Holding the Line
A quick mention in despatches for this lovely face which belongs to 19 year old 2nd Lt John Edward Paton, who would officially be Mentioned in Despatches in January 1915 for ‘gallant and distinguished service in the field’.
Sadly, he would never know of this himself.
The eldest son of John, a colliery owner and Justice of the Peace and his wife Susan who lived at Waun Wern, near Pontypridd, he had a little sister Susan and three small brothers Robert, Rolle and Graham, all of whom were too young to go to War.
His parents’ pride, John made a good run of things at school, first Copthorne and then Winchester.
He was due to go up to Pembroke College, Oxford in the autumn of 1914, just as the War got underway but instead took up a commission in the Monmouthshire Regiment.
The Monmouthshires were a Territorial regiment and so all were asked to sign the Imperial Service Obligation, which waived their right to serve only at home.
Here John proudly wears his Imperial Service Badge above the right hand pocket of his tunic, showing he signed away his right to stay safely home in dear old England.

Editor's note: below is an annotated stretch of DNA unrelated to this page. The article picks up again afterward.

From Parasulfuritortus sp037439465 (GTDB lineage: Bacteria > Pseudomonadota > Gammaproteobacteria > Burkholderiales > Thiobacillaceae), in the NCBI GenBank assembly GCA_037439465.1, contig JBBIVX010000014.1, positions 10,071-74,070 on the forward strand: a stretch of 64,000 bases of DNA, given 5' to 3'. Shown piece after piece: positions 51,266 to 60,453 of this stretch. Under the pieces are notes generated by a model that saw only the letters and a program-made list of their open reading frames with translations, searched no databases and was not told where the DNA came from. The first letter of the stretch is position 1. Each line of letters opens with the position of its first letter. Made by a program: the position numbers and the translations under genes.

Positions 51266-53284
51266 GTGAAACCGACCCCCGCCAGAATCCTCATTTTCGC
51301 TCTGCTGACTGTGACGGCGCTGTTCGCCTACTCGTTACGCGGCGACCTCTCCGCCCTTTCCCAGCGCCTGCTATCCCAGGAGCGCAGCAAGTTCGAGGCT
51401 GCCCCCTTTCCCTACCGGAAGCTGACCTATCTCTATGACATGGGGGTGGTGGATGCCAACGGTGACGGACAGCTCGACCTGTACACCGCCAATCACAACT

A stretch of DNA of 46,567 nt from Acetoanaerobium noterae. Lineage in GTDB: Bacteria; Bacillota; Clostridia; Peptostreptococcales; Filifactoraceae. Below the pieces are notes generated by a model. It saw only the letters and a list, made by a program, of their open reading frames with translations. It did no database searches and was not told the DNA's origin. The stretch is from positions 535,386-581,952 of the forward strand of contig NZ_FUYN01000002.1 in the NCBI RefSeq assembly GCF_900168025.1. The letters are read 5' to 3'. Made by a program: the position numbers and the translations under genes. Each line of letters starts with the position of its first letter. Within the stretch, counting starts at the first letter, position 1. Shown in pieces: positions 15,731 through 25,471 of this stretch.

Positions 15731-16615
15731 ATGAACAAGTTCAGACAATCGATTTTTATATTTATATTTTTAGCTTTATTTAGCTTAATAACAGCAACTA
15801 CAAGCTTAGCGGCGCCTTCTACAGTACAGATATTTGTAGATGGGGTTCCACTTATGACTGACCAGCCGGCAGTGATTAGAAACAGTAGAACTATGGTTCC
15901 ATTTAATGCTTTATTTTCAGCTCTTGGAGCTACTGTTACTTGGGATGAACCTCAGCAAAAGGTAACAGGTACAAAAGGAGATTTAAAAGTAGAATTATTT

A little silver badge with enormous consequences for John, as for so many.
He landed in France on 5th November 1914, just after his 19th birthday, and his 2nd Monmouthshires were involved in the celebrated Christmas Truce some weeks later. (Although two men of the Battalion were shot by the Germans after taking them cigarettes and tobacco; not everyone got the memo.)
He made it through that nervy Christmas Day, but John was holding the line with his men in the trenches near Le Bizet on the morning of Thursday 31st December when he was hit by a sniper’s bullet.
He died that afternoon, the first Officer of the Battalion to be killed in the War.
Almost inconceivable that six months previously, he had still been in his school uniform.
So this is for John: at the going down of the old year’s sun and in the morning of the new, We Will Remember Them.